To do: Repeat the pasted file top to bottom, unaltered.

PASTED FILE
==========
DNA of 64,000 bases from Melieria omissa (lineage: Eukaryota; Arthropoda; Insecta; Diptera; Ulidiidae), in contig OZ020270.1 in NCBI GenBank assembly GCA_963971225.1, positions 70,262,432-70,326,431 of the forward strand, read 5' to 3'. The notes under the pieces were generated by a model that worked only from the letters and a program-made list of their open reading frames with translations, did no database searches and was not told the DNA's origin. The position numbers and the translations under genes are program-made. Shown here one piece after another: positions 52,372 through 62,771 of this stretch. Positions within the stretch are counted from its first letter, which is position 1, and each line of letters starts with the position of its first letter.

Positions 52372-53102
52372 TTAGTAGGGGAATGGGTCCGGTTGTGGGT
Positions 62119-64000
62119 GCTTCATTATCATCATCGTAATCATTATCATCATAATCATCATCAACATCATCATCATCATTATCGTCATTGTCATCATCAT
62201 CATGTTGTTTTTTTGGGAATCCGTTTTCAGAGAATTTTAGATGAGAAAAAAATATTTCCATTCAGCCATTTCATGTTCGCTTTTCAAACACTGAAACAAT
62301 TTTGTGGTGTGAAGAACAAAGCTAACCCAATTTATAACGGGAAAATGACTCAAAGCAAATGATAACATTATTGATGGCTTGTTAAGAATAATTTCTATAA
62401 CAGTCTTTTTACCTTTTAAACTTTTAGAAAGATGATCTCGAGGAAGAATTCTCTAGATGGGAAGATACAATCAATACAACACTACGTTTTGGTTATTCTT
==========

DNA of 64,000 bases from Melieria omissa (lineage: Eukaryota; Arthropoda; Insecta; Diptera; Ulidiidae), in contig OZ020270.1 in NCBI GenBank assembly GCA_963971225.1, positions 70,262,432-70,326,431 of the forward strand, read 5' to 3'. The notes under the pieces were generated by a model that worked only from the letters and a program-made list of their open reading frames with translations, did no database searches and was not told the DNA's origin. The position numbers and the translations under genes are program-made. Shown here one piece after another: positions 52,372 through 62,771 of this stretch. Positions within the stretch are counted from its first letter, which is position 1, and each line of letters starts with the position of its first letter.

Positions 52372-53102
52372 TTAGTAGGGGAATGGGTCCGGTTGTGGGT
Positions 62119-64000
62119 GCTTCATTATCATCATCGTAATCATTATCATCATAATCATCATCAACATCATCATCATCATTATCGTCATTGTCATCATCAT
62201 CATGTTGTTTTTTTGGGAATCCGTTTTCAGAGAATTTTAGATGAGAAAAAAATATTTCCATTCAGCCATTTCATGTTCGCTTTTCAAACACTGAAACAAT
62301 TTTGTGGTGTGAAGAACAAAGCTAACCCAATTTATAACGGGAAAATGACTCAAAGCAAATGATAACATTATTGATGGCTTGTTAAGAATAATTTCTATAA
62401 CAGTCTTTTTACCTTTTAAACTTTTAGAAAGATGATCTCGAGGAAGAATTCTCTAGATGGGAAGATACAATCAATACAACACTACGTTTTGGTTATTCTT